The first year I played Fantasy Football I drafted Ray Rice in the first and won the whole thing. I celebrated by drinking a bunch of powerfully hoppy IPAs and bourbon shots and ended up getting frostbite on my feet from running home from a hot tub. The next day, I had my way with at least one big, greasy meal. I spent my days bantering with the boys in the bar and drove a car with a manual transmission with a big old dog in the backseat.
I was, I hoped, cool. Not in the real effortless Paul Newman way, obviously, but I believed that if I adorned myself with enough physical trappings of cool, I would absorb it by osmosis. Like the giant bug alien – call him Edgar – in Men in Black, I was wearing a cool suit. And just like Edgar, I was not pulling it off.
Trying hard to be cool was a bad habit, baked deeply into who I believed I was. Disentangling myself from it meant shattering the foundation of my identity, which was exactly the problem. I refused to shop for new cars because I was the girl who drove that old car. I needed the validation I got when guys thought it was cool that I drove a stick. I never stopped to think that being liked for what I drove was a really shitty form of validation. It was important to me to be considered “chill” and not like “other girls” who I believed were shrewish and exhausting.
Forget about the drinking, overeating, and spending full Sundays getting blitzed and watching football. Those were just ancillary habits. The real worst habit was trying so hard to impress others to the point that I completely forgot who I was.
When I quit drinking. I did it because I could no longer ignore the inner voice that would snort every time I justified how much I drank. “I just drink because I’m bored.” Snort. “Plenty of people drink before and after they go out.” Snort. “I just have a naturally high tolerance.” Snort. I wasn’t fooling anyone.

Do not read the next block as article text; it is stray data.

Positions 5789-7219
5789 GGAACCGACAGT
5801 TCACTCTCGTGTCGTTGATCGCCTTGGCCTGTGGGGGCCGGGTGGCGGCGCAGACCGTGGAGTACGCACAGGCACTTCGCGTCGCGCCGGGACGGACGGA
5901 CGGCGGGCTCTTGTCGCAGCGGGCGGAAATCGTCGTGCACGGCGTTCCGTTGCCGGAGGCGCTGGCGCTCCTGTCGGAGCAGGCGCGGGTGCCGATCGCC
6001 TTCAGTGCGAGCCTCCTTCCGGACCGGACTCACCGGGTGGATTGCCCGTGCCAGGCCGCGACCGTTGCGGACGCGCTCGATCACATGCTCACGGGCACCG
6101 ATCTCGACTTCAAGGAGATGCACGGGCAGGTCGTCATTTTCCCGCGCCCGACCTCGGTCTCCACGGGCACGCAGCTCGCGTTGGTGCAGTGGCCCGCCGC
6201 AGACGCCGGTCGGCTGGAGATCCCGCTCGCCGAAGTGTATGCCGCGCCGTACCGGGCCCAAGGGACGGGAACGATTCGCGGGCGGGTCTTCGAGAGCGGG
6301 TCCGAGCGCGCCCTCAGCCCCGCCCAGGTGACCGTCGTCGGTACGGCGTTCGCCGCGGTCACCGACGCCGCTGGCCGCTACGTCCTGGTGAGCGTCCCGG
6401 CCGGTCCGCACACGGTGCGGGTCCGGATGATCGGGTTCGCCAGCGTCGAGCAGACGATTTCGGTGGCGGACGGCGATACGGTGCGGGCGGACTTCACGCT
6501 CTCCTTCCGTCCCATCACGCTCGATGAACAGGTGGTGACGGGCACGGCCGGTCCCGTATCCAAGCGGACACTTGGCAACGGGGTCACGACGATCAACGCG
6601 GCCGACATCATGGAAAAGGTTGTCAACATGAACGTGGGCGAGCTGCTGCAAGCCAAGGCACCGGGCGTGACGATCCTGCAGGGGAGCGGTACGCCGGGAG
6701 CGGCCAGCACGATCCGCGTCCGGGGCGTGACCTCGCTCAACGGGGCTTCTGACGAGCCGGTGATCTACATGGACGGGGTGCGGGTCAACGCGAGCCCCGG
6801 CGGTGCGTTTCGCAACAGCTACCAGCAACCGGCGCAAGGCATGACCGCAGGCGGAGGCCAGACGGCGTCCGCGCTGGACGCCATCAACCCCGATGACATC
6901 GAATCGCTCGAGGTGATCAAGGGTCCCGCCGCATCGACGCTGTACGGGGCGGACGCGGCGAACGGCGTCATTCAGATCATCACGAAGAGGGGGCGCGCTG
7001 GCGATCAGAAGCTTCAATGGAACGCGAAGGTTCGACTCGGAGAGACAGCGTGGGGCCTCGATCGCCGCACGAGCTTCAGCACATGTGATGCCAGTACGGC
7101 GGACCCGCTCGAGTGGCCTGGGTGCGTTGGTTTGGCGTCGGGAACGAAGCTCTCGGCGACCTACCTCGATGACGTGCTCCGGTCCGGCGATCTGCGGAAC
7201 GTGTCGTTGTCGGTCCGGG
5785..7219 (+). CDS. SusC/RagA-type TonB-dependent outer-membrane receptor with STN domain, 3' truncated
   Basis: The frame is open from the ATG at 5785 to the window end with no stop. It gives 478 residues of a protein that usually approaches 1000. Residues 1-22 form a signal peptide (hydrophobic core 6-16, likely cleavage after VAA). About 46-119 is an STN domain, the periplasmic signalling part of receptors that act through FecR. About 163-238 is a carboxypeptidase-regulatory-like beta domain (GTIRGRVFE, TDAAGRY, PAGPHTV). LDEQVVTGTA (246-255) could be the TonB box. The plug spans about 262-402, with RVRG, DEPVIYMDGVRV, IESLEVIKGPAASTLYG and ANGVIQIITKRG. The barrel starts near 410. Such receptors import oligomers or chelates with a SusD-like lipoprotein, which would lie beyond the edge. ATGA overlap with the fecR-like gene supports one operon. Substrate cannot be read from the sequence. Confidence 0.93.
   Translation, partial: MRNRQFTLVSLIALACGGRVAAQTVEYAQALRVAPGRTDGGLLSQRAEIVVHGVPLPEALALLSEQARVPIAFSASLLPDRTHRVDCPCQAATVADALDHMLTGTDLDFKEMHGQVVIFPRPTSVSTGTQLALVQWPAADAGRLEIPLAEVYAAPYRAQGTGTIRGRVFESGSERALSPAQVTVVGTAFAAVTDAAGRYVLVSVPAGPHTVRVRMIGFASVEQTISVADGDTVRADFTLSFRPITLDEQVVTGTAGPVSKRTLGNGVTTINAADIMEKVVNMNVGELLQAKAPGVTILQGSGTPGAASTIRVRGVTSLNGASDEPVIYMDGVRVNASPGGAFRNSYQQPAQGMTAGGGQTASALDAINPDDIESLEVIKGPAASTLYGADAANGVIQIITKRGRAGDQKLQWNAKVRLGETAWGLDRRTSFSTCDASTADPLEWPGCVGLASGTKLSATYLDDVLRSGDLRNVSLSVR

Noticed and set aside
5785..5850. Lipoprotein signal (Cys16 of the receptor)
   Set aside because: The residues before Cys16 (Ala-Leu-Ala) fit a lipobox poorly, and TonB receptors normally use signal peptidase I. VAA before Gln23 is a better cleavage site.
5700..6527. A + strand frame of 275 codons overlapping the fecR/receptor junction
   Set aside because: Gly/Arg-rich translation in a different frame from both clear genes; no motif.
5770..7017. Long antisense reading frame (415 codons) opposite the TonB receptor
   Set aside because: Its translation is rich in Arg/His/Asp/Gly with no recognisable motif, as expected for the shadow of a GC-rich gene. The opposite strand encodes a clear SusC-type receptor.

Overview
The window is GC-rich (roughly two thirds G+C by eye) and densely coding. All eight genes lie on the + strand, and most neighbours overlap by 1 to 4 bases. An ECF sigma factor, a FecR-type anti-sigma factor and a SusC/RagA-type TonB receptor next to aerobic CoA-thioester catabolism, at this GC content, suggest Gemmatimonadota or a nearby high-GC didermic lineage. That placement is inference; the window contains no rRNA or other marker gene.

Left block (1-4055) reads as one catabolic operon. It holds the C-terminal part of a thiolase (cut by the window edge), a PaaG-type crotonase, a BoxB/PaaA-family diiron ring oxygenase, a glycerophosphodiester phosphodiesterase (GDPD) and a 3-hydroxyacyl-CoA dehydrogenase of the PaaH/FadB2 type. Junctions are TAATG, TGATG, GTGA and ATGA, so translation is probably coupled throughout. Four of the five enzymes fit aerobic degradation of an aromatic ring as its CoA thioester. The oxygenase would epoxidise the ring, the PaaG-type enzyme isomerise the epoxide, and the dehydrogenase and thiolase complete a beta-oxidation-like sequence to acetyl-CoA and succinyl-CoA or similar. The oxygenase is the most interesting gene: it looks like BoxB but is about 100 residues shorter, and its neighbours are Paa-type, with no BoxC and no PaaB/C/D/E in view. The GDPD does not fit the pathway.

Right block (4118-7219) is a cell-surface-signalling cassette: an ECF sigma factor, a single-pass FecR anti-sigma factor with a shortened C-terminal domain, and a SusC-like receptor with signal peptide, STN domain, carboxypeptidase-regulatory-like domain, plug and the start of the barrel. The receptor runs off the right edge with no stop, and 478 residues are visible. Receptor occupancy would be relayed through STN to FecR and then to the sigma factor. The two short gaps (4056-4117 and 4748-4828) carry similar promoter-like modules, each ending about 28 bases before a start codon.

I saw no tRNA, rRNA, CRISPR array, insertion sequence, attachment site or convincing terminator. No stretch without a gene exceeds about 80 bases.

It was downhill from there. When you drink a lot, quitting forces an entire recalibration of your life. Your schedule changes. Evenings open up. Mornings are suddenly on the menu. Most importantly, thoughts and feelings are no longer so easily drowned in bloody mary oblivion. You have to look yourself square in the face again and figure out who the hell you are, because you’ve painted over your escape hatch.
Slowly, the other cool girl trappings fell away. My dog died. The car was no longer worth fixing. All my flannels became too big. Watching football sober was just a loop of brutality and corporate logos. I had to confront the nagging suspicion that all of those things were mechanisms to cope with the boredom of a mediocre life.
It wasn’t easy. I tried frantically to appropriate new coolness. I attempted a capsule wardrobe and went minimalist. I got really into kombucha and green smoothies, read a lot of self-help literature. I made bone broth and bought a singing bowl. I traveled a lot, hoping that great stories and a stamped passport could replace tales of drunken debauchery. Turns out neither of those things constitute a personality.
Now I know what my psychic friend meant when she told me I wear my travels like peacock feathers. At the time, I took it as a compliment, imagining travel stories as beautiful adornments. In fact, traveling is just a showy distraction from an otherwise scrawny-looking bird.